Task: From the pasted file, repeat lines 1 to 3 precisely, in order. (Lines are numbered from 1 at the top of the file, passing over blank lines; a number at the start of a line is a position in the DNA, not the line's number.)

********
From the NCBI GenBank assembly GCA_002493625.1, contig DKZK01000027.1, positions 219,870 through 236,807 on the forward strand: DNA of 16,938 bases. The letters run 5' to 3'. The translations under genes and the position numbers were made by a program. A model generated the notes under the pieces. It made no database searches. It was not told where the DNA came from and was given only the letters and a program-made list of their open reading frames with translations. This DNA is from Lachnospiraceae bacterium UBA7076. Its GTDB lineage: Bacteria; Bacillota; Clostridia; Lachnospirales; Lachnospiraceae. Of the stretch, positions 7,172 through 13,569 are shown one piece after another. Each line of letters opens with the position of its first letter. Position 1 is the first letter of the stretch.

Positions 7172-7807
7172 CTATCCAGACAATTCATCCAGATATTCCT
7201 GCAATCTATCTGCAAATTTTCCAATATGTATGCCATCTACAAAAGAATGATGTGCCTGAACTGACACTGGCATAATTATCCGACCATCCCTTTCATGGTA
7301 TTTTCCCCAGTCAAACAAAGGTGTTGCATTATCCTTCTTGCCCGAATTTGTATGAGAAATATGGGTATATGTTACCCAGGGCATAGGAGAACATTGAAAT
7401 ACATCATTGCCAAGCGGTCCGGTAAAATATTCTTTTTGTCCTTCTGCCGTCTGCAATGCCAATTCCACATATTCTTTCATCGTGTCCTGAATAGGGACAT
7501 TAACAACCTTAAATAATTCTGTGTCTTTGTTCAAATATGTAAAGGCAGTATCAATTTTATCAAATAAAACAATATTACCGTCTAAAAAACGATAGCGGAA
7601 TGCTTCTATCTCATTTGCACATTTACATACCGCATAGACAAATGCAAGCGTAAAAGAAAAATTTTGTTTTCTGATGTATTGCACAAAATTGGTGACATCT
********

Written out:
From the NCBI GenBank assembly GCA_002493625.1, contig DKZK01000027.1, positions 219,870 through 236,807 on the forward strand: DNA of 16,938 bases. The letters run 5' to 3'. The translations under genes and the position numbers were made by a program. A model generated the notes under the pieces. It made no database searches. It was not told where the DNA came from and was given only the letters and a program-made list of their open reading frames with translations. This DNA is from Lachnospiraceae bacterium UBA7076. Its GTDB lineage: Bacteria; Bacillota; Clostridia; Lachnospirales; Lachnospiraceae. Of the stretch, positions 7,172 through 13,569 are shown one piece after another. Each line of letters opens with the position of its first letter. Position 1 is the first letter of the stretch.

Positions 7172-7807
7172 CTATCCAGACAATTCATCCAGATATTCCT